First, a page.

Insulation

It’s at this time of year I am so pleased that I live on a lovely well insulated narrowboat that keeps me nice and warm. Nice and warm that is providing I keep bringing bags of firewood to the boat to keep the stove going and keep me warm. It’s also at this time of year I have to reach into my pocket and splash out on a few bags of coal. It would be possible for me to go the whole winter just burning timber but as we reach mid January and into February the weekly trips with bags of firewood and the more attention the stove requires when burning timber starts to become a drag and its also more difficult to keep the fire going through the night so I have dug deep and bought four bags of smokeless coal for the outrageous sum of £42.

Front deck becomes a coal and log bunker this time of year.

Front deck becomes a coal and log bunker this time of year.

Coal is great it will last four times longer than timber and burn hotter and give you an even heat over many hours, you simply light the fire set the air flow and forget about the stove for a few hours. Compare that with timber and you are up and down to the stove every thirty mins if not sooner adding more timber increasing the air flow to warm the boat or reducing to cool the boat. The down side with coal and particularly smokeless coal apart from it costing money is you get loads of ash.

Not coal but some nice logs keeping the boat warm

Not coal but some nice logs keeping the boat warm

Growing up as a child our house was pretty cold during the winter months, a gas fire replacing what would have been a wood coal cooking range in the living room and that was it, well apart from an old probably lethal gas fire on the first floor landing that from memory my parents only ever lit when the temperature outside perhaps hit -10. Me and my sisters had the two bedrooms in the top of the house and my pillow was right under the window and It was a regular thing for me to have frost on the inside of the window in the morning and with my head only a few inches from the glass. My breath and body heat would have contributed to the condensation that formed on the  glass and then froze. Sometimes this frost was short lived as the day would warm and would melt but during very cold spells this would build up into a reasonably thick layer of ice and that’s when I used to chip away at the ice that had now formed on the glass. Boy it was cold at times but it did me no great harm. So one year we insulated the roof space (it’s hard to imagine that people never had their houses insulated) and it was a noticeable improvement and way more comfortable as what heat used to percolate up through the house actually hung about for a bit before disappearing. I still had frost on the inside of my window over night and the mornings were cold but never had the build up of ice as I did before. So as I know how a bit of insulation has made and makes my life more comfortable I use this to help make my bees that bit more comfortable during the cold dark winter months. So what I do for my bees is very simple I provide them with loft insulation in the form of a slab of 25mm insulation over the crown board. On most of my roves I have filled in what I consider the pointless cavity in the roof with insulation and then covered that over with plywood and a simple baton around the edge with the advantage of the insulation is fitted all year round.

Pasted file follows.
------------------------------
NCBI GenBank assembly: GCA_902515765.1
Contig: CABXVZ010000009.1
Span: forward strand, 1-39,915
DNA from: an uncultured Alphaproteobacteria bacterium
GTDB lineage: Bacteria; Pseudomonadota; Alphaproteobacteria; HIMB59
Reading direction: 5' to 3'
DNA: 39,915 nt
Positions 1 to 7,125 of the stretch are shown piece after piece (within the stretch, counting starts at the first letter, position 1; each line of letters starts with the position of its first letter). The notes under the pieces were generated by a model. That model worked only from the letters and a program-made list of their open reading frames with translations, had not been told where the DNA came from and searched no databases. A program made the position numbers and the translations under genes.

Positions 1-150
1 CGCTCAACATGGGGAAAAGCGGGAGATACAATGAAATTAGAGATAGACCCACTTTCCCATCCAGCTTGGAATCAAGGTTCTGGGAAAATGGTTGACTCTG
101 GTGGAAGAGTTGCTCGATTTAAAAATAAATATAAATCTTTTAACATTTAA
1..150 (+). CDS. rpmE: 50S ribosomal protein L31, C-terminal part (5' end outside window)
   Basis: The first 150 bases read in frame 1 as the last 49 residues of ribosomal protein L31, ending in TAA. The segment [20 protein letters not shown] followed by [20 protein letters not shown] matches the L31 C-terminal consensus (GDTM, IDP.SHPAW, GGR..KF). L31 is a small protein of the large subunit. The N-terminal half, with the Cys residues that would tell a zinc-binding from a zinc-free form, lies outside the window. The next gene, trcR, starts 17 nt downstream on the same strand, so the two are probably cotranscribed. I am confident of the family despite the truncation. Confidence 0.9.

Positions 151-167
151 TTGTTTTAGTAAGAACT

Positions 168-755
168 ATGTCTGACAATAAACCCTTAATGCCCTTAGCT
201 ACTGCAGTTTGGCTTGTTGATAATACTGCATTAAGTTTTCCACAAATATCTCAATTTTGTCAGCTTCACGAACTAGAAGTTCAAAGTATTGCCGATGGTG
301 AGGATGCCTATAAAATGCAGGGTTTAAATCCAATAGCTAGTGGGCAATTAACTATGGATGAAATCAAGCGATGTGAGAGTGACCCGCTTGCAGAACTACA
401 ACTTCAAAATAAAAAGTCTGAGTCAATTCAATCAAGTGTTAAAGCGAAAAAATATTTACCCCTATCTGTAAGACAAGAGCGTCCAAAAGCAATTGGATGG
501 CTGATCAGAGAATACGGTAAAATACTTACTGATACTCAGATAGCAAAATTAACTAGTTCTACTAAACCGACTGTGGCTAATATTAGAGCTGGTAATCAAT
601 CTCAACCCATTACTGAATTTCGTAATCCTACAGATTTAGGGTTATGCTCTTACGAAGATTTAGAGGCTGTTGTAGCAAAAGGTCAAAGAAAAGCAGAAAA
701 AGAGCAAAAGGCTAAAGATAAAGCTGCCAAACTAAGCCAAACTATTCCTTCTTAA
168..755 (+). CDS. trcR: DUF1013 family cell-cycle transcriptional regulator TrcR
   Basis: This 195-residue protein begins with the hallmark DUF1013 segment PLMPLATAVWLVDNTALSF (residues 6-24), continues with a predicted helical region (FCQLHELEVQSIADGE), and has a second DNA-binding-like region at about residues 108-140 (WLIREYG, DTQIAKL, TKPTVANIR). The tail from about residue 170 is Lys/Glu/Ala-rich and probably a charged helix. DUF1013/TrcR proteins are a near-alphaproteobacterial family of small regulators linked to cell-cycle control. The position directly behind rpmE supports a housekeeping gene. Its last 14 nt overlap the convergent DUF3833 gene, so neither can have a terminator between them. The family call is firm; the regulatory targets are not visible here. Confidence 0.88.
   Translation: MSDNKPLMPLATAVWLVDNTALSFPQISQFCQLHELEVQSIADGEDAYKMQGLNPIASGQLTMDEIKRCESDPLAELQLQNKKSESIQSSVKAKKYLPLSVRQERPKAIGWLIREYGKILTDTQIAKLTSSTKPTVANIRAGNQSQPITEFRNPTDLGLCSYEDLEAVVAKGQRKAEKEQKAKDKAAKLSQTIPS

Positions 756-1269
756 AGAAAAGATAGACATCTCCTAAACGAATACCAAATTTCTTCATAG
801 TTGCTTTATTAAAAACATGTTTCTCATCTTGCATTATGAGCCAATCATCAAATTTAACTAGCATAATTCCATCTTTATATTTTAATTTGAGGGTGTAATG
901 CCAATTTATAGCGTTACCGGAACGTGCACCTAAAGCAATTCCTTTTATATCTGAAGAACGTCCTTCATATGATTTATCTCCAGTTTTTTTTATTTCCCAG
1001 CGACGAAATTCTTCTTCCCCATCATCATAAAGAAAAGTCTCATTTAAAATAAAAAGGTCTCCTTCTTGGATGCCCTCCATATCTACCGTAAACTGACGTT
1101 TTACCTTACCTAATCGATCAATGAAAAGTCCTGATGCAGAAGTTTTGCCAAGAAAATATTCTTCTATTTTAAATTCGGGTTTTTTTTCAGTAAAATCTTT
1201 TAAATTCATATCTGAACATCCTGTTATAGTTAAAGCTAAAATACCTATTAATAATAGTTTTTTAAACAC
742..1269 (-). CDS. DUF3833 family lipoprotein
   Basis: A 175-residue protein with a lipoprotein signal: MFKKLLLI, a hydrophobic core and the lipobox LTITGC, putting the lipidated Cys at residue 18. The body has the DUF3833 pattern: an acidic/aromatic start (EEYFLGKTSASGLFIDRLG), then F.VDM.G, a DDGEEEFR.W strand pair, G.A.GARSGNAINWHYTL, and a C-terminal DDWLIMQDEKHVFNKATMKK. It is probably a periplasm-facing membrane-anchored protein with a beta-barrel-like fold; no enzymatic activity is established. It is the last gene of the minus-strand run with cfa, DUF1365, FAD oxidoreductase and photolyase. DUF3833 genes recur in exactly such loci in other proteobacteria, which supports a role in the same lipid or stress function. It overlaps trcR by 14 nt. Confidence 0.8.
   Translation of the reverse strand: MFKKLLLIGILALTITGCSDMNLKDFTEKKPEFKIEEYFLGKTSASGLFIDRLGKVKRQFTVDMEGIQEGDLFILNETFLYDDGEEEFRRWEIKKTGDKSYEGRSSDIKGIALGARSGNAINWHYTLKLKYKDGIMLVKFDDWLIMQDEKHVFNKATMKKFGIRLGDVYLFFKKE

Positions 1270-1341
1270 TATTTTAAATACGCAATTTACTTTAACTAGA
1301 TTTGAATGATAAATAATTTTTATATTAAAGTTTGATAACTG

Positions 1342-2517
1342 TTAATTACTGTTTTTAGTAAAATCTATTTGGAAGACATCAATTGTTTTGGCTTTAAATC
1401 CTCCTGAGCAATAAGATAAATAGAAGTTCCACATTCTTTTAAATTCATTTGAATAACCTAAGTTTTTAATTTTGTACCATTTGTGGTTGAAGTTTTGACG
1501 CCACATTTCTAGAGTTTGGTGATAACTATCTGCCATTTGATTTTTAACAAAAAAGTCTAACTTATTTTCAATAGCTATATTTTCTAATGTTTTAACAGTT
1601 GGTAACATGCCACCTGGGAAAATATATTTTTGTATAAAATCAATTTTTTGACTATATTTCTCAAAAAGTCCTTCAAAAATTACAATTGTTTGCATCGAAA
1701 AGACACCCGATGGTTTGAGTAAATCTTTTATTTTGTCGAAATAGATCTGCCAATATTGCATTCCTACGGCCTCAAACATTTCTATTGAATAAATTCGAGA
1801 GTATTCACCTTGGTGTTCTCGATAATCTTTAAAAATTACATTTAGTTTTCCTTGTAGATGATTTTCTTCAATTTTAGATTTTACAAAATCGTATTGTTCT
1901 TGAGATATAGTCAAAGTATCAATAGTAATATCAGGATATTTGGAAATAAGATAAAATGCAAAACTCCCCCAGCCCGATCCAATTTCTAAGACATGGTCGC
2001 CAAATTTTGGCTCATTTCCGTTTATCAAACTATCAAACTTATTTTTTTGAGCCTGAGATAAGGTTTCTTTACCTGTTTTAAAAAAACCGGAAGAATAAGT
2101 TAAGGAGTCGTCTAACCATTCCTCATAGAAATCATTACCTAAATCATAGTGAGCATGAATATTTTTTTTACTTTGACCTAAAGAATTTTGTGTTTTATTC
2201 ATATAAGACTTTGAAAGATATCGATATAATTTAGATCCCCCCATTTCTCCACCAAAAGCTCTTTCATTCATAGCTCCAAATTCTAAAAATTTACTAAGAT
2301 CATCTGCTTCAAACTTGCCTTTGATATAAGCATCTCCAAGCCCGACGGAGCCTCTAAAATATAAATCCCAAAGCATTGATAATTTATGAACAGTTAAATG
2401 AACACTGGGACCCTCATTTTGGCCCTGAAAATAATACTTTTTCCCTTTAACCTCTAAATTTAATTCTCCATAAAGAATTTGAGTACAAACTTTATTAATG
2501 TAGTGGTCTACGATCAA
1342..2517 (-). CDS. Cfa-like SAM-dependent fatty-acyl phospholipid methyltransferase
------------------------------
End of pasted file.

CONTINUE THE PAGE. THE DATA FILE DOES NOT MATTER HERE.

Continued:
Simple slab of 25mm insulation

Simple slab of 25mm insulation

Roof cavity filled in and covered over with thin plywood

Roof cavity filled in and covered over with thin plywood

I also go one stage further especially if I need to feed fondant and this time its a piece of 50mm insulation with a hole in it to accommodate a tub or bag of fondant.

A nuc with 50mm insulation and tub of fondant

A nuc with 50mm insulation and tub of fondant

Hive with 50mm insulation and bag of fondant

Hive with 50mm insulation and bag of fondant